Search results1 – 3 of 3
Recently, authors have determined varieties in the development of corporate social responsibility (CSR) within Europe. This chapter examines similarities and differences…
Recently, authors have determined varieties in the development of corporate social responsibility (CSR) within Europe. This chapter examines similarities and differences in sustainability and related CSR developments in two contrasting European countries, namely Germany (industrialized society) and Croatia (transitional society). It has been argued that sustainable development is an industrial phenomenon common among Western European countries and the USA, often marked as post-industrial societies, and usually not observed in post-socialist and transitional societies which are confronted with an inner need for economic, political, and overall (re)structuring. Concerning differences within Europe, the concept of sustainable development in general and CSR concepts, in particular, have been described in the literature as less advanced in Eastern European countries than in Western European countries. Taking into account socio-cultural influences on the way CSR is understood and practiced, this study discusses this assumption and also addresses the question whether CSR is differently developed and not implicitly less developed.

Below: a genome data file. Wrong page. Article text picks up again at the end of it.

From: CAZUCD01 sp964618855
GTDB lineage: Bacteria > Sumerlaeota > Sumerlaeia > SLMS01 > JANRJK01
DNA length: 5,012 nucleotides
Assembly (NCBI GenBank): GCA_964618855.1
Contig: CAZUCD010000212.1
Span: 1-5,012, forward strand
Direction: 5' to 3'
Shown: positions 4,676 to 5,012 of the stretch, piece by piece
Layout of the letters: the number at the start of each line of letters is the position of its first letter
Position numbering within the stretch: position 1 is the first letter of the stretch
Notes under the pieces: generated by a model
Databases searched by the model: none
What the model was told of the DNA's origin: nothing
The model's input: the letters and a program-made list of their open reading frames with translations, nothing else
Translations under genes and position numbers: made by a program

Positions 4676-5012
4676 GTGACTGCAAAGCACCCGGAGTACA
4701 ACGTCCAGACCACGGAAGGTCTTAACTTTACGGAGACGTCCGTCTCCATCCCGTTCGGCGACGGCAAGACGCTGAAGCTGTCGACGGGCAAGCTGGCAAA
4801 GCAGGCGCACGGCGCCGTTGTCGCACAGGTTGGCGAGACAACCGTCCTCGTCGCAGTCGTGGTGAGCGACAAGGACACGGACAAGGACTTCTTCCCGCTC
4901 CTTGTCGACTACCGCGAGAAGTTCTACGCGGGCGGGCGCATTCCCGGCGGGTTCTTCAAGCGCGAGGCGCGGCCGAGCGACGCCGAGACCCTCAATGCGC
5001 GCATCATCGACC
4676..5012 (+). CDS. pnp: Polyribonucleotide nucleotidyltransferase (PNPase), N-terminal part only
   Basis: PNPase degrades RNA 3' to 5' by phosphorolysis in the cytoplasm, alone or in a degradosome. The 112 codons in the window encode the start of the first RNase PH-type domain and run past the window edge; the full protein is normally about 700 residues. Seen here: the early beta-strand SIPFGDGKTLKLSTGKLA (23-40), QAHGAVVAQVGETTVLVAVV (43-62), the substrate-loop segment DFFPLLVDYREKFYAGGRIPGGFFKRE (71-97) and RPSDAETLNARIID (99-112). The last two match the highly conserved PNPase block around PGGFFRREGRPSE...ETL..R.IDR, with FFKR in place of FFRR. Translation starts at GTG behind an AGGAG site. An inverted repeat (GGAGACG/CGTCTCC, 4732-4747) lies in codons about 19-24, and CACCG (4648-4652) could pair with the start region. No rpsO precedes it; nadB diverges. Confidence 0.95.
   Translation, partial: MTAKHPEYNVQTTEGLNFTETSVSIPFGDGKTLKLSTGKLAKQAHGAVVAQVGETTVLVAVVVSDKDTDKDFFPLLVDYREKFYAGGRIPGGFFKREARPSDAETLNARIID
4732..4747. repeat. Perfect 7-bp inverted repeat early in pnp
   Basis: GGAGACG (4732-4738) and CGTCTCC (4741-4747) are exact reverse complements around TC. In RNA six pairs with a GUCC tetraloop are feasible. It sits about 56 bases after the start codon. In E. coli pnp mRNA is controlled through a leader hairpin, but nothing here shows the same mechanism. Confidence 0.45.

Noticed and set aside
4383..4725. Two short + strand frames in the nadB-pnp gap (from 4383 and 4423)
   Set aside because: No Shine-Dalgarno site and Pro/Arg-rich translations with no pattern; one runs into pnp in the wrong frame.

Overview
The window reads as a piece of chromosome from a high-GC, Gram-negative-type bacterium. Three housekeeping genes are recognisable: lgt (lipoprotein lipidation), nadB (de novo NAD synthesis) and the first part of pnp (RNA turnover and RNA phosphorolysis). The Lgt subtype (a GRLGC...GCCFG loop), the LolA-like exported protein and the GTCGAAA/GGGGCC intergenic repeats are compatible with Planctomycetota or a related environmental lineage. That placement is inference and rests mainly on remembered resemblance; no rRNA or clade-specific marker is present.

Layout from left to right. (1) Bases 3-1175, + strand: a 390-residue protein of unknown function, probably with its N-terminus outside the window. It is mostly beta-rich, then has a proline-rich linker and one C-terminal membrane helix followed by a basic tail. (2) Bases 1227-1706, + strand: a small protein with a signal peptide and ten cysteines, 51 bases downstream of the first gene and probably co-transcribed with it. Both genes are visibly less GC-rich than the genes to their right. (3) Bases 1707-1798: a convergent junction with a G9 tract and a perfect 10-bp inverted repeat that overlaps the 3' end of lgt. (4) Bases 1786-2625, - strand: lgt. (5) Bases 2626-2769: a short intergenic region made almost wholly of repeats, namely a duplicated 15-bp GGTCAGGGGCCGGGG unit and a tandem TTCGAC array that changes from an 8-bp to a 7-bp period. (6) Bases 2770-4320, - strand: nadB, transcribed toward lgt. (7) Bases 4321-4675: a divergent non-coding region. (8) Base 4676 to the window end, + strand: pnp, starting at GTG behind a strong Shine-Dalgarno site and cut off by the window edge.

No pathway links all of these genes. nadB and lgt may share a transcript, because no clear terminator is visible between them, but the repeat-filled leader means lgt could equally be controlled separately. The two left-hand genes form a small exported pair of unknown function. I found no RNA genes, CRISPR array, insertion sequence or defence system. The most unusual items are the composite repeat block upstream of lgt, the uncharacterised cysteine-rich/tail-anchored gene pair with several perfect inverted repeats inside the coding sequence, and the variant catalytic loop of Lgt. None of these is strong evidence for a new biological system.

As an illustrative example, a small empirical study was conducted to examine whether consumers in Croatia are actually less prepared for CSR, and, on the other hand, whether they just focus on different dimensions of CSR than consumers in Germany. In more detail, it examined differences in participants’ attitudes, social norms, and perceived level of control with regard to sustainable fashion consumption between German and Croatian consumers.
The study’s findings support the assumption of previous studies that consumers’ lack of interest in CSR and knowledge deficits in this regard are likely to be a barrier for CSR development in Croatia. Yet, it also illustrates that the CSR development in Eastern European countries should not automatically be seen as less advanced but in some parts just as different. Findings from the study on differences with regard to the importance of different sustainability dimensions, namely the social and environmental dimension of CSR, support the assumption that the way CSR is understood and practiced differs due to socio-cultural differences.
As the understanding and development of CSR seem to depend on the socio-cultural context, further research is needed to examine which concepts are present in Croatia concerning sustainability and CSR.
The findings provide information on the current status of CSR development and sustainable development in two differently governed nations of the EU, namely Germany and Croatia. Resulting practical implications for CSR strategies of companies and interventions to support CSR development and sustainable consumption patterns in both countries are discussed.
Comparative CSR studies, especially within Europe, are in general rare and in particular, this study is one of a so far very limited number of studies on CSR in Eastern Europe.